Roughly a year ago, I wrote about the Davidson College Board of Trustees’ reconsideration of its requirement that the College’s president be a Presbyterian. Well, the board has reaffirmed its requirement, explaining that “the Reformed Tradition values considered to have shaped the college’s principles and practices” drives commitment to the college’s “values of free inquiry, service and leadership, honor and integrity, humility, and diversity.”
Whatever might be the case for the Board of Trustees, whose statement acknowledges internal disagreement about these matters, students and faculty seem vociferously opposed to the decision to maintain this connection to the college’s denominational heritage. Students are typically present-minded (that’s the nice way of putting it). As far as they’re concerned, they are the college, and they don’t have much sense that they’re part of an institution whose identity persists over time (and whose character should change, if at all, only through a respectful consideration of that heritage). They came to Davidson because of its academic reputation, and that really seems to be all that matters to them.
The most respectable articulation of faculty opposition is offered by Douglas F. Ottati:
The Reformed tradition “wants to support a college of liberal arts and sciences that will further what is called ‘true religion’ in the tradition,” he said. That tradition “encourages people to engage in free inquiry. This is a tradition that thinks when you are studying the world, you are studying God’s world.” This world view “wants to invite people to practice and reflect on their commitments — religious and non-religious,” he said. . . .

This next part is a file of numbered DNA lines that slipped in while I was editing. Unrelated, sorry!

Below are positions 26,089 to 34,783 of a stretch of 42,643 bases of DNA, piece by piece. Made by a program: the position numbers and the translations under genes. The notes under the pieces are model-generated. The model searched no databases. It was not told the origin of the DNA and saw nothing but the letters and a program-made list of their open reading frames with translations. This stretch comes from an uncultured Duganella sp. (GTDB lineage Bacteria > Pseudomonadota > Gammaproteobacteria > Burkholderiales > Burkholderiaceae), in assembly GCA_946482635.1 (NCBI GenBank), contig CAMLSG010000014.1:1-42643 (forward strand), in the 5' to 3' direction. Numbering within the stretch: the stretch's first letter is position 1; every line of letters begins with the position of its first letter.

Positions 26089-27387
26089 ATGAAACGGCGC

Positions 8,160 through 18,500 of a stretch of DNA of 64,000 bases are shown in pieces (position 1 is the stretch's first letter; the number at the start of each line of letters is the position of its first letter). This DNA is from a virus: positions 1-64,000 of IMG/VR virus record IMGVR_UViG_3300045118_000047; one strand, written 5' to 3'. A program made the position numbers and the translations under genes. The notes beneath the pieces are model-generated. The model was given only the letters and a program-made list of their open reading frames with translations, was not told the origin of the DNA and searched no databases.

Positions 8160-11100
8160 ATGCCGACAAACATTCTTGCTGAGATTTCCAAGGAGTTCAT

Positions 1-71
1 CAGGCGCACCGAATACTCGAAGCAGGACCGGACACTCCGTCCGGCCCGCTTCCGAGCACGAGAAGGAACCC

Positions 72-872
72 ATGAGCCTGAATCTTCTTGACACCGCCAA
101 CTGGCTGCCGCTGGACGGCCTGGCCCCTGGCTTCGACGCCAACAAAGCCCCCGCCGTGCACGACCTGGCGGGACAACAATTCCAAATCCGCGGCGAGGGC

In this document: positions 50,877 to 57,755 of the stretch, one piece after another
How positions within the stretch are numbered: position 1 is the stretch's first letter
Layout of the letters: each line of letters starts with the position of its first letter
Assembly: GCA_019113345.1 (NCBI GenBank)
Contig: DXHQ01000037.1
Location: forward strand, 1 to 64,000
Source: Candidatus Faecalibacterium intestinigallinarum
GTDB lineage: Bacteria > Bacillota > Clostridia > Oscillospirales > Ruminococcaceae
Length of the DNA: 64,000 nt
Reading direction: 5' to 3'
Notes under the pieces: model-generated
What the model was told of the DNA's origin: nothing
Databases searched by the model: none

Ottati said that it’s true that there are colleges of strong academic quality that require everyone to sign a statement of faith or share a specific set of beliefs. And he said that many colleges founded in a tradition of faith have decided to “just relinquish it.”
He said he believes there is much to be gained by “a middle road in which you try to embody this tradition, but at the same time you are not going to be exclusionary.”
Davidson will be true to its heritage, he said, if it ends the religious test, but simply states that it expects good candidates for president to understand, appreciate and support the college’s religious roots and values. Many such people are not Presbyterian, he said.
It’s true, he said, that some people fear a shift would result in a loss of religious identity. But Ottati stressed that the religious identity of Davidson is an inclusive one, and that the board is diverging from that religious tradition. “If we have an exclusionary requirement we’re going to end up undercutting some of these most deeply held traditions,” he said. “If the only way to save a tradition is to kill it, that’s not a happy circumstance.”
Perhaps this middle ground is tenable, but I doubt it. First of all, it seems insensitive to the fact that almost all the pressure on a college like Davidson is secularizing. To retain any connection with a religious heritage at all requires a great deal of effort, pulling hard against the prevailing winds. Second, while I agree that studying the world as God’s world is a good place to begin a consideration of the life of the mind in a religious context, there’s a temptation to hold your understanding of God hostage to what you think you learn about the world. I’d be more comfortable if there were an equal emphasis in his articulation of the tradition on God’s Word.
I guess that’s why we should be glad that there are trustees.